Mentions: TGA and DTG curves of flame retardant composites are shown in figure 8 and their data are listed in table 1. The thermal degradation processes of the samples are similar, but there are still some differences. There is a small decomposition peak at about 280 °C based on the DTG profile (figure 8(b)) of sample 7, which might be due to the decomposition of carboxyl and hydroxyl that creates water. The Tmax of the IFRPP with 7 wt% PEPA or PGO are 438 and 434 °C, respectively, which are lower than that without one, since PEPA and PGO is thermally unstable compared to IFRPP composite and its major mass loss occurs below 350 °C due to the decomposition of the oxygen-contained functional moiety. It is worth to mention that the Rmax of sample 7 decreases as well, owing to the multifunctional groups of PEPA and TDI, which could form a crosslinking char layer during heating or burning and covers on the surface of graphene sheets, protecting the graphene from burning out. However, the Rmax value of sample 5 is the highest, even higher than that of sample 1, which is due to the high thermal conductivity of GO [42] as well as the high barrier layer material [43, 44]. If GO is insufficient in IFRPP composite, its thermal conductivity effect would prevail instead of the barrier effect, which results in the rapid decomposition of the IFRPP material. When GO is sufficient in IFRPP composite it would present an excellent flame retardant effect, as the curve for sample 7 in figure 8(a) and table 1, which exhibits a lowest Rmax value and a maximum char yield. The results indicate that the PGO is much better than that of PEPA in terms of delaying the thermal degradation of flame retardant PP and enhancing the char formation.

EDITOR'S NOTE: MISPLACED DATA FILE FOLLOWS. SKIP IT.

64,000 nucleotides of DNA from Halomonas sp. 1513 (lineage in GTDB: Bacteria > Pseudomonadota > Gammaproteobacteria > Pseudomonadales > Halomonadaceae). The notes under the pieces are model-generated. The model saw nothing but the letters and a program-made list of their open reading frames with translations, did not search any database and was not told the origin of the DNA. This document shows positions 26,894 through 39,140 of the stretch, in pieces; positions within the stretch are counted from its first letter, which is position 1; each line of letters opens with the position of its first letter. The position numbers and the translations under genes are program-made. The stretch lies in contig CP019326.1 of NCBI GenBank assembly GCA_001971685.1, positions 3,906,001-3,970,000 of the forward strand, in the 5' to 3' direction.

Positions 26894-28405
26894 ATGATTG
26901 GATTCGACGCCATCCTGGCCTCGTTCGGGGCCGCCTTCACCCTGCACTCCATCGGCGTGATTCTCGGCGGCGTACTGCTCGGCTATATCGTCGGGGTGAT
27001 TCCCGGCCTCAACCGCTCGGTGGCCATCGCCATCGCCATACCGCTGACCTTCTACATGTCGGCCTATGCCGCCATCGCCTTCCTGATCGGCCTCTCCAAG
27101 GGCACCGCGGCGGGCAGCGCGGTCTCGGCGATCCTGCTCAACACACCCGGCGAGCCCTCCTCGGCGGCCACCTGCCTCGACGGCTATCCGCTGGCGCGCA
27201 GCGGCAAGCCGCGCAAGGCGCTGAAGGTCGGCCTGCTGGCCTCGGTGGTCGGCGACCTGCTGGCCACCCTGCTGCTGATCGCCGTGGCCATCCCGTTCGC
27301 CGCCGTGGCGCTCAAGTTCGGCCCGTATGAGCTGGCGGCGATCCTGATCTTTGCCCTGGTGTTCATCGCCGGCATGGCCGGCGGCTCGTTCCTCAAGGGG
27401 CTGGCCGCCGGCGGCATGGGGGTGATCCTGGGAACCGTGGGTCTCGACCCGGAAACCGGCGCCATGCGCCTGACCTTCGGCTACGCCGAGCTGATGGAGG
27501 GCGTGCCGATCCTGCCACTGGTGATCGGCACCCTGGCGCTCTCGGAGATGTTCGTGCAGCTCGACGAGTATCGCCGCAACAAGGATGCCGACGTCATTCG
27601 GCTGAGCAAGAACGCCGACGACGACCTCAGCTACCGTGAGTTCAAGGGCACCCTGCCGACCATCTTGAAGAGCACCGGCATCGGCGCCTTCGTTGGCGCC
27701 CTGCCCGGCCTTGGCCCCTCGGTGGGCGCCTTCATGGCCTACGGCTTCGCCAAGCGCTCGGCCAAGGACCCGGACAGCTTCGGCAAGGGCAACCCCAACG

Novel PEPA-functionalized graphene oxide for fire safety enhancement of polypropylene
TGA (a) and DTG (b) of IFRPP composites.
© Copyright Policy - open-access
Related In: Results  -  Collection

License 1 - License 2
Show All Figures
getmorefigures.php?uid=PMC5036477&req=5

Figure 8: TGA (a) and DTG (b) of IFRPP composites.